The EP's current single, "Show Up To The Showdown" is up next, and the band takes a bit of a different tack here, utilizing a sparser sound in the verse sections, followed by a big fist-in-the-air chanting chorus, complete with gang-shouted "heys" scattered throughout.  Jarob's drums have a huge presence throughout this track, as does an uncredited bass line on this thick rocker about standing up to the challenges put in your path.  The band recorded a really fun video for this track as well, which can be seen below...

From here, the band launches into another high energy rocker, this one a bit more uptempo and more straight forward than some of the others, with "Voices" tackling depression, negative thoughts, and self-doubt that creep into our minds from time to time.  The longest track on the EP, "Voices" still clocks in at just over four minutes, and is just straight-forward, guitar-driven hard rock from start to finish.  Some excellent guitar work from Colwell flashes through the track, and once again, an uncredited plaer lays down a rumbling bass line that really establishes a solid structure for the rest of the guitars to grind across the top of.  Once again, Josh spends more time singing than roaring here, especially on the verse sections, while he does get a bit more aggressive on the chorus.  There's a very cool vocal bridge that showcases the angrier side of his vocals, when he starts off in a controlled-but-snarled whisper that builds to a full-on scream as he intones...

"I've got this sickness,
It eats me to the bone...
I'll never make it if I try to do it all alone!
I've got this sickness,
It's poisoning my mind...
I'm climbing out of this and now I'm taking back my LIFE!!!"

A tough, tough chug-chug breakdown follows before the band revisits the chorus again.  A really, really good song that I find myself returning to a lot.

"Hell To Hold You" is the ballad of the EP, but again, don't think Homecoming slow dance material here.  A thick, bouncing bass line really drives the verses, with Jarob's drums keeping pace, before the guitars jump into the pre-chorus and chorus sections, with some big "whoa-oh-ohs" accompanying the chorus lyrics...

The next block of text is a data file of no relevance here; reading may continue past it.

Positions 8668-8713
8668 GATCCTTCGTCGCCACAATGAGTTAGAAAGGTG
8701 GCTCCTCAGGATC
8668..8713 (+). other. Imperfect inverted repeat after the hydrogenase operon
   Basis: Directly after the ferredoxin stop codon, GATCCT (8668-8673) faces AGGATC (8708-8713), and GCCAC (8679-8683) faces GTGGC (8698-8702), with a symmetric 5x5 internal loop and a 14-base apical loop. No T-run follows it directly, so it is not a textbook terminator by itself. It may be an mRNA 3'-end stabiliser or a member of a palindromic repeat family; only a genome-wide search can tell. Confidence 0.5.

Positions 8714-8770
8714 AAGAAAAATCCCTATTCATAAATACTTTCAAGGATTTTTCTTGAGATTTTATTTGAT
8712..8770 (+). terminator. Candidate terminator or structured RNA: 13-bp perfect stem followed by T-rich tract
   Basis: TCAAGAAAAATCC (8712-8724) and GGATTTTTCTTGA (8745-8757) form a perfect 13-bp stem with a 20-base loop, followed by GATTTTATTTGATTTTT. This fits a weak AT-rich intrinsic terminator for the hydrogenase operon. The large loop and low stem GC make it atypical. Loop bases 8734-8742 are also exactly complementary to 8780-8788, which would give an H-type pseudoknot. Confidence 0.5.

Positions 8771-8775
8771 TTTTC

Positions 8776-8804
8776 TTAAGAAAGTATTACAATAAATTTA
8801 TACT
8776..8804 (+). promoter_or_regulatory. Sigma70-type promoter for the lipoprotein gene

"Never knew I needed You 'til now...
A part of me was missing.
There's nothing that can keep me from You now.
As long as I'm still breathing, 
My heart is in Your hands.

I'm alive again...
No matter what we've been through
I'd fight hell to hold you."

While the first section of the chorus seems fairly obvious, I find myself asking if that that last part Christ making a statement to the singer.  Hmmmm.....  Some programmed strings are subtly woven into the mix, with them being the most obvious as the song fades out at the end.  This song really surprised me, honestly, but I like the band taking the chance and throwing the curveball when the rest of the record was nothing but heat ( references are what I do...).

"The Mountain" is an absolutely quirky rocker that I can't help but love.  I would imagine it will be very difficult to pull off live due to a lot of programmed stops and starts with the guitars, but Jarob's drums are an absolute treat to hear on this track as they bounce and prance throughout the song.  There's a big arena rock feel to the track when the guitars punch you in the gut, but those sparse moments in between are what really gives this plucky song its true least for me.  This song has a lot of Skillet styling to my ear, but it is fresh and definitely not some sort of rip-off track.  This is still purely The Protest, throwing back to some of their earlier, pre-Rockfest Records material.  I will be massively disappointed if this song isn't released as a single, as I absolutely love what the guys pull off here and they sound like they had a blast doing it.